Hepatitis C, a high-cost chronic disease that affects the health of hundreds of thousands of Colombians, has caused concern due to the shortage of medicines needed to treat it. Given this situation, the Attorney General’s Office calls on the Minister of Health and Social Security, Guillermo Alfonso Jaramillo Martínez, to take immediate and effective action to guarantee the availability of these medicines.
In this sense, the Office of the Attorney General has also requested the Administrator of the Resources of the General Health Social Security System (ADRES) to continue the procedures for the direct purchase of the EPCLUSA drug, indicated for the treatment of hepatitis C. For the purpose of indicating the corrective measures adopted, this request is added to the requirements made in the past by the Control Unit.
It is important to note that, according to law, the Ministry of Health has the responsibility for obtaining medicines through a “centralized purchasing” system. However, delays in the processes have endangered the health of citizens who suffer from this high-cost chronic disease.
The Attorney General’s Office has received reports that show a shortage of drug supplies to Health Promotion Entities (EPS) during the year 2023. This situation has hindered timely initiation of treatment for affected people. Furthermore, it highlights that pharmaceutical management along with cost optimization is also the responsibility of the Minister of Health, and that price negotiations and commercial strategies should not serve as an excuse for failure to guarantee the fundamental right to health of the Colombian people.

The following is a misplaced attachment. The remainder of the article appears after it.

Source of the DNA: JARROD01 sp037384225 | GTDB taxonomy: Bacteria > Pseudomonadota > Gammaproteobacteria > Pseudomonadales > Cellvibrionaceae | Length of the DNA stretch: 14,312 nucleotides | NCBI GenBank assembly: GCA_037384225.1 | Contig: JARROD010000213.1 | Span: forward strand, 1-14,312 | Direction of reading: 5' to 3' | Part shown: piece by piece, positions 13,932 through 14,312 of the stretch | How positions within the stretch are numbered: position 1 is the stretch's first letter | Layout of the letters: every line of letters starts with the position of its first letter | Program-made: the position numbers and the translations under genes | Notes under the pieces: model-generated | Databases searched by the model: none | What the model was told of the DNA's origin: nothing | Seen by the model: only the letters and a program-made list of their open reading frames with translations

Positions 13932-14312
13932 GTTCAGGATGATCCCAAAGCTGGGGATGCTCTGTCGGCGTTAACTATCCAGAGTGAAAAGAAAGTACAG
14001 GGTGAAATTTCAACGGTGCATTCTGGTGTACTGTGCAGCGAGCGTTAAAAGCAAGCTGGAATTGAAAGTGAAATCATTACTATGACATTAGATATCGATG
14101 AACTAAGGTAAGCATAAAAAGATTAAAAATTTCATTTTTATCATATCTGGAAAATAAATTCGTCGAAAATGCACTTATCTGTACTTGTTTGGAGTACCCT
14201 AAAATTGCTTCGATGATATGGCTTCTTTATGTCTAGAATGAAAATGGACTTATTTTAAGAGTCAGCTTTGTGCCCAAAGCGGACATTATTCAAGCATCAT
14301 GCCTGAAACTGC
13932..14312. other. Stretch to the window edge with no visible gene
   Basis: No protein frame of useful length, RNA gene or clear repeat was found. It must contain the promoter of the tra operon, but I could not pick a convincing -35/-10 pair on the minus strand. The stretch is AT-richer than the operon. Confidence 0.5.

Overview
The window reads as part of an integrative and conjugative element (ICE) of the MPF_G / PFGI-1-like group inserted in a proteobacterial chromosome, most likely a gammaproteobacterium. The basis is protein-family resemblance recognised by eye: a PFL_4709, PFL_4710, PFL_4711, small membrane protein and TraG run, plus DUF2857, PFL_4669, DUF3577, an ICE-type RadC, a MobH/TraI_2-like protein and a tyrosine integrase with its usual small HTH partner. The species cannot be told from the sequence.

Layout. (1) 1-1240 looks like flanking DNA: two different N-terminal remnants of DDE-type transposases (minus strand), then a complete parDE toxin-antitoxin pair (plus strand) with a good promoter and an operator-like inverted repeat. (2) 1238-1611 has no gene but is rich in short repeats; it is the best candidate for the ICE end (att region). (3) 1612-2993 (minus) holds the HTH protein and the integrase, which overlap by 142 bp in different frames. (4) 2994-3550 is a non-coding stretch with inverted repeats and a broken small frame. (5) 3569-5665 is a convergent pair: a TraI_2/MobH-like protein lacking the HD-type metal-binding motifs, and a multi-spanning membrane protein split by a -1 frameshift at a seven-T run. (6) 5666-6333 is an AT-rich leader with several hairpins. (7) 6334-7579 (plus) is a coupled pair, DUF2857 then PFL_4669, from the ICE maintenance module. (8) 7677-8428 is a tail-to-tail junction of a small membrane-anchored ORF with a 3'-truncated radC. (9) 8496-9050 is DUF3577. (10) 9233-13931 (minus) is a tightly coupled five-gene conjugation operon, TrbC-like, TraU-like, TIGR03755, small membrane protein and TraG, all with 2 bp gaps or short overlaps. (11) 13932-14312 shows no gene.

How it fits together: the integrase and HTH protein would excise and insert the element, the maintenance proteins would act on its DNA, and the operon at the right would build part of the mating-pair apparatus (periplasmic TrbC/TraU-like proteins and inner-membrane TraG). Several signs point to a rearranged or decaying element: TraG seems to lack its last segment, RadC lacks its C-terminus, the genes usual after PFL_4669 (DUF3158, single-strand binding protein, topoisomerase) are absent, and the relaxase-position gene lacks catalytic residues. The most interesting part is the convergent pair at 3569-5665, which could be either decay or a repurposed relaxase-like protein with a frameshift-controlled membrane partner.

Measures to check drug shortage
In response to this problem, the Attorney General’s Office has initiated disciplinary action to investigate shortages of this and other drugs in the country. It is essential that quick and effective measures are taken to ensure access to the medicines needed to treat hepatitis C, in order to guarantee the health of Colombian citizens affected by this chronic disease.